Justin’s #61 – Supernatural: What the Bible teaches about the unseen world and why it matters, Michael Heiser, 224 pages

November 12, 2015 // 0 Comments

Well, you thought I was done reading in 2015? You were wrong. Earlier this year, Dr. Michael Heiser released a book called “The Unseen Realm” which I reviewed in September to high acclaim. I was quoted in this review on the Logos Blog; my conversation with Dr. Darrell Bock was quoted on the Faithlife blog, “5 Questions to Ask When You Encounter New Ideas in Biblical Scholarship.” Dr. Michael Heiser, a person I never expected to see my review, even left a nice comment on my review praising my “candor and the high quality of your perceptions.” All of this was really cool. It’s my dream (one that I don’t know if it will ever come to past) to have these kinds of discussions, but I was more overjoyed that people were reading what I wrote and thought what I said contained of some kind of academic weight. Anyways, with all of this, I couldn’t help but read Dr. Heiser’s book, “Supernatural.” It was the logical “next step.” Supernatural is a “cut down” version of the Unseen Realm. So it’s quite a bit smaller. But the premise is the same. I read the book on an extended bus ride in just […]

Justin’s #53 – Four Views on the Spectrum of Evangelicalism, various, 224 pages

October 17, 2015 // 0 Comments

It’s always frustrating to hear on the news “Evangelicals believe..” because that term is either very generic or very specific depending on who you ask. I never really thought about it before, but the term “evangelical” is actually a highly contested term. As I read this book, I thought evangelicalism might be a lot like jazz. Jazz is a genre of music that has a variety of subgenres. So for example, when you say “I’m listening to jazz”, that doesn’t really tell you anything. Are you listening to latin jazz? Straight ahead? Fusion? Bebop? Free? The possibilities are vast in this world. In the same way, I think this book is a lot like that. There are many, many forms of evangelicalism and each has a particular view of what makes a person evangelical. What convictions does one have to hold to be an evangelical? Where are the boundaries and what is central? What of differing opinions? This is the beginning question of this book. How do we define evangelical? There are four views presented on the “spectrum of evangelicalism” that general editors Andrew Nasselli and Collin Hansen assembled, each with a different theologian to describe what is an evangelical. […]

Justin’s #48 – The Great and Holy War: How World War I Became a Religious Crusade, Philip Jenkins, 377 pages

September 18, 2015 // 0 Comments

Ever since I got this book last Christmas, I’ve been just a little skeptical of it. As I have mentioned in other reviews of mine, I have been on a huge WWI kick this year. This has been on my shelf for nearly a year and I just got around to reading it. Dr. Philip Jenkins thesis centers around the thought that World War I was actually not a political war, but a religious one. He invokes images of Christianized Western Europe at the beginning of the 20th century as a type of Medieval landscape that went to war purely on the proposition of religious fervor. If you read this and are too skeptical, you should be. Mostly because I think that Dr. Jenkins argument is really weak. You’d have to read the book to get a full grasp on the argument, but what I thought was most interesting is that by the end of the book, the culmination of all the evidence he presents warps into an entirely different idea. At the beginning, he lays out the fact that World War I was a “religious crusade.” By the end, the conclusions he draws from the rest of the book […]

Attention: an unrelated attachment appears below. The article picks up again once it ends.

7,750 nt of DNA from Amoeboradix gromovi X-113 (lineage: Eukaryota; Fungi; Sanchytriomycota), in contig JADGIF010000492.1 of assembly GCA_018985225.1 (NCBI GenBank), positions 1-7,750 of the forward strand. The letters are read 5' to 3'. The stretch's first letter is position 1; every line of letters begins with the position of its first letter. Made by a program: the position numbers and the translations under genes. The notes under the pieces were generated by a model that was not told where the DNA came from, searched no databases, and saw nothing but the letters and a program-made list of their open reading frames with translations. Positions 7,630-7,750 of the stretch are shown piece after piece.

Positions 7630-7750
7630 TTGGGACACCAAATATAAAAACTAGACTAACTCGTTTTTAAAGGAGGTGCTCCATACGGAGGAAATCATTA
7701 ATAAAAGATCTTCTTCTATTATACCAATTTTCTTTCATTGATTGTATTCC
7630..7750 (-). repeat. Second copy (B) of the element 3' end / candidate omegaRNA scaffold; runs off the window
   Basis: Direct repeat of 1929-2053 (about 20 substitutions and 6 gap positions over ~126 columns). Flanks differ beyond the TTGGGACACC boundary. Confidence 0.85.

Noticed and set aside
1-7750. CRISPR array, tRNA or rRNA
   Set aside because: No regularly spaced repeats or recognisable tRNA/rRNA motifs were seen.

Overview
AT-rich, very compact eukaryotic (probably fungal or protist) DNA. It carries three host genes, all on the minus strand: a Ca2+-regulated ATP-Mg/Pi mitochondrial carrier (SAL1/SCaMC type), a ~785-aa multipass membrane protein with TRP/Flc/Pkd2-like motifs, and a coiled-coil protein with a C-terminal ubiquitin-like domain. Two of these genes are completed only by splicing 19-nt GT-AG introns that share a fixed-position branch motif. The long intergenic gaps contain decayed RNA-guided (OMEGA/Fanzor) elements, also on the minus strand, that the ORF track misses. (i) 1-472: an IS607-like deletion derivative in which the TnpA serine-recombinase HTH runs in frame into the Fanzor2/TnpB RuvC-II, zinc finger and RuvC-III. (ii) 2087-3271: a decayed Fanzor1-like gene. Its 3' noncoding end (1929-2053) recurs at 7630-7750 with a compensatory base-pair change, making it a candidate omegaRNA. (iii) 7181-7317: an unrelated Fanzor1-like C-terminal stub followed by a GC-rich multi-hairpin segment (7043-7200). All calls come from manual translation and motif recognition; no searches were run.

Justin’s #45 – The Unseen Realm: Recovering the Supernatural Worldview of the Bible, Michael Heiser, 368 pages

September 10, 2015 // 3 Comments

Well.. This book has given me fits since I picked it up 4 days ago. Yes, I read nearly 100 pages a day of this book, probably more in the first couple of days. This was the most thought provoking, thrilling, insightful book I have read all year. And I don’t even know what to think about it. I’ve been kept up at night because of it (as I write this at 11:00 PM and have to get up at 6:00 AM), I’ve sent emails (including one to Dr. Darrell Bock of Dallas Seminary; he replied and schooled me), I’ve talked with friends.. So I guess what I want to accomplish with this review is NOT to say I support or don’t support Dr. Heiser’s conclusions, but merely lay them out. But please, before you read any further or judge the conclusions I’m about to explain: please READ this book. Even if you don’t agree, it is really quite interesting. Dr. Michael Heiser was in a graduate program when he was handed a Hebrew Bible by a friend and told to read Psalm 82:1. This is what it says: “God has taken his place in the divine council; in the […]

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